DENVER (AP) – Patrick Roy was at a rare loss for words.
The subject that silenced the Hall of Fame goaltender? Himself and possible records.
These days, Roy is far more interested in keeping his team rolling than setting records. But they sort of go hand-in-hand at the moment.
The Colorado Avalanche won their sixth straight with a 3-2 win over the Dallas Stars on Tuesday night, allowing Roy to tie the NHL mark for victories to start a coaching career.
He shares the record with Mario Tremblay, who won his first six games with Montreal in 1995-96, a team Roy played for before being traded to the Avalanche later that season. Tremblay played a big role in the trade after not pulling Roy out of a game soon enough in a lopsided loss.
Now, they’re linked — again — in league history. For the moment, anyway. Roy can break that mark Thursday against the Detroit Red Wings, one of Roy’s biggest rivals as a player.
“I don’t know what to say. And that doesn’t happen to me very often,” Roy said. “I certainly appreciate more the way our guys played than appreciate breaking a record or something like this.
“I’m not really excited about that record, to be honest with you. I’m excited about looking at the way the team has been playing, how hard the team has been working.”
Matt Duchene scored twice and Semyon Varlamov stopped 39 shots as the Avs moved within a win of tying the franchise’s best start. The organization was 7-0 in 1985-86 as the Quebec Nordiques.
Another possible mark to set. Not that Roy looks at it quite like that.
“We’re playing with a lot of confidence,” he said. “We don’t want to lose our confidence.”
Rich Peverley and Cody Eakin had goals for the Stars, who dropped their second straight road game despite outshooting Avs 41-26. Dallas pulled Dan Ellis with more than a minute remaining, but couldn’t score the equalizer on Varlamov, who turned back Alex Chiasson’s final shot with 1 second remaining.
Varlamov came up big all third period, including a point-blank stop of Tyler Seguin.
“I guess goaltending is crucial in this league,” Roy said, grinning. “You need some good goaltending every night, that’s what we’ve been lucky with. … That’s a game where Varly — that was a steal from him.”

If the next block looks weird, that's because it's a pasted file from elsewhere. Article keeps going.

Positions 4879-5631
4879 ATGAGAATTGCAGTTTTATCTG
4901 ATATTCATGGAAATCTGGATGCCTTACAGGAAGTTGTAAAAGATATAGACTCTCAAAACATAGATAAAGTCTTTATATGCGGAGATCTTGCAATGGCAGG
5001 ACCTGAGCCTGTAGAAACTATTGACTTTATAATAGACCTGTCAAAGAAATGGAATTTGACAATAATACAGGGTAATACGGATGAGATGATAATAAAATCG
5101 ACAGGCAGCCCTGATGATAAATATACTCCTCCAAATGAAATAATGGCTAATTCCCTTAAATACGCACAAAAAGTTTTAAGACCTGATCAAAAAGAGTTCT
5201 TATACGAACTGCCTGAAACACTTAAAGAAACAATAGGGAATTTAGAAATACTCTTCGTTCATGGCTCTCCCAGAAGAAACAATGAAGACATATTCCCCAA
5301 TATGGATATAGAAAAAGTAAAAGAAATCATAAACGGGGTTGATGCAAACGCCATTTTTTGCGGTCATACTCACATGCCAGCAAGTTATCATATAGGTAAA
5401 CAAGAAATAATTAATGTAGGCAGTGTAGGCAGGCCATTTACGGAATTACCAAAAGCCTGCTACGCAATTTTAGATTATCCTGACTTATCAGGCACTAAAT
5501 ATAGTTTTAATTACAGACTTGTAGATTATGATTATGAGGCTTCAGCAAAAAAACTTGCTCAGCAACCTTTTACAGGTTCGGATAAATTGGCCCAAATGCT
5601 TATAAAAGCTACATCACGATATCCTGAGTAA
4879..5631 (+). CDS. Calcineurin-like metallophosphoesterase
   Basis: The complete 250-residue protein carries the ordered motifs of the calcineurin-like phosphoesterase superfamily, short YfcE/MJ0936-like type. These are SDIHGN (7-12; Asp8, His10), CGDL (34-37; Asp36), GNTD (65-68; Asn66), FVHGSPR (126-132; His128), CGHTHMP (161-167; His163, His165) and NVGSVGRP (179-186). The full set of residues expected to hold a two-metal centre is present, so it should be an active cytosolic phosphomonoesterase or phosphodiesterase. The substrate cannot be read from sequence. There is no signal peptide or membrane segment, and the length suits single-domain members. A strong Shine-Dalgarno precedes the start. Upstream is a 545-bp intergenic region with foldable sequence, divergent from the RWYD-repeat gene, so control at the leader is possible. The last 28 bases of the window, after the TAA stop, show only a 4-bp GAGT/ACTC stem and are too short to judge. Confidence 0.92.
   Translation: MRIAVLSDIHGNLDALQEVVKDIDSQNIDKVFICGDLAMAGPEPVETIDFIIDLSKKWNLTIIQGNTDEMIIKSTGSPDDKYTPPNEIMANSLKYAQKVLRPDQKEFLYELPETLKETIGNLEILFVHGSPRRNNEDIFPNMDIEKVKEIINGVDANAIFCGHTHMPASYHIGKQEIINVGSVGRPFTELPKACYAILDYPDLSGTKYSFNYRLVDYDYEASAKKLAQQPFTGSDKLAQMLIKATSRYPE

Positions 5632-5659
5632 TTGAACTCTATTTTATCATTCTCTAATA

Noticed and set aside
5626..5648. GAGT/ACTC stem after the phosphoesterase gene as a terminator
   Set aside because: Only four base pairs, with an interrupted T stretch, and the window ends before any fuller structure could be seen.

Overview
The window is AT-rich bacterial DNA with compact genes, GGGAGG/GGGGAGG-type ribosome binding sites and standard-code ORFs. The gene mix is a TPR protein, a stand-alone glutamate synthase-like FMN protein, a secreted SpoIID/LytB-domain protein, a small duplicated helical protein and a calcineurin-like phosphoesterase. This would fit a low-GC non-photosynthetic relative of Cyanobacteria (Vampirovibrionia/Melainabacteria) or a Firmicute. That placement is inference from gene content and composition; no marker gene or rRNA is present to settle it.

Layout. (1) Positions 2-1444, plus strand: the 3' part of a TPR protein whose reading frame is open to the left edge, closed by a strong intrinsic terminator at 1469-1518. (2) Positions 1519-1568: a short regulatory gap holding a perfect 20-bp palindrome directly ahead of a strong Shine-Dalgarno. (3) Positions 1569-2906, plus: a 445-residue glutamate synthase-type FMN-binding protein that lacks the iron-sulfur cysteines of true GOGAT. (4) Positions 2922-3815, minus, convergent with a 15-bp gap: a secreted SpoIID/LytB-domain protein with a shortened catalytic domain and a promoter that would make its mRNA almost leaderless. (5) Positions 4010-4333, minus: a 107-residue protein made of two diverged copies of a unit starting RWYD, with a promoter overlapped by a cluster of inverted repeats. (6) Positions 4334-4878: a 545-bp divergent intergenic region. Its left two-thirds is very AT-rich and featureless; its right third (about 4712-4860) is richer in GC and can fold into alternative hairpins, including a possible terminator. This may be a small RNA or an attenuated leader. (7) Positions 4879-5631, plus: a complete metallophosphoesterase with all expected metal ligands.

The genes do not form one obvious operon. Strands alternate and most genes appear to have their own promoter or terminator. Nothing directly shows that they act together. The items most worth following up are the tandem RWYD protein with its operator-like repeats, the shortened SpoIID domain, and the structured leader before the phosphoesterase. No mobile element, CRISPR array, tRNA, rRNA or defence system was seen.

Jamie Benn couldn’t agree more.
“He played another great game and sometimes you have to give them credit,” Benn said.
Duchene earned the 200th point of his NHL career with the winning goal 14:18 into the second period. With Varlamov on the bench for an extra skater following a delayed penalty against Dallas, Duchene flew into the zone and beat Ellis with a shot just inside the top of the net.
That goal came 3:20 after Eakin tied the game with a power-play goal, the first the Avs have allowed this season.
Jan Hejda gave the Avs a 2-1 lead with 7 seconds left in the opening period when the defenseman took a shot from near the blue line and it deflected through the legs of Ellis.
A few minutes earlier, Duchene intercepted an errant pass down low and beat Ellis with a shot over the goalie’s right shoulder.
Dallas also capitalized on a turnover for its first goal, when Gabriel Landeskog lost the puck while making a move toward the net. Seguin quickly corralled it and sent a perfect pass ahead to Peverley, who beat Varlamov with a low liner 4:18 into the game. It was the first goal Colorado has allowed in the first period all season.
“It was probably our best skating game, probably our best game on a chance sheet and Varlamov came up with beauties,” Stars coach Lindy Ruff said.
Varlamov and Jean-Sebastien Giguere have been difficult to beat this season in net. The duo earned the NHL’s second star of the week after combining for three wins.
Energized by the excitable Roy, the Avalanche have been playing with plenty of confidence this season. He’s given them a simple message — play with passion — and they’ve run with it.
“You can tell he’s been a player, because he yells the same stuff we’re yelling to each other,” Landeskog said. “The passion and how calm he is, both on the bench and here, in meetings — he spreads that calm.”
Roy, calm? He nearly knocked over a glass partition when he was screaming at Anaheim’s Bruce Boudreau after a 6-1 win to open his Colorado coaching career.
“He might raise his voice, but he’s still calm,” Landeskog said.
(© Copyright 2013 The Associated Press. All Rights Reserved. This material may not be published, broadcast, rewritten or redistributed.)
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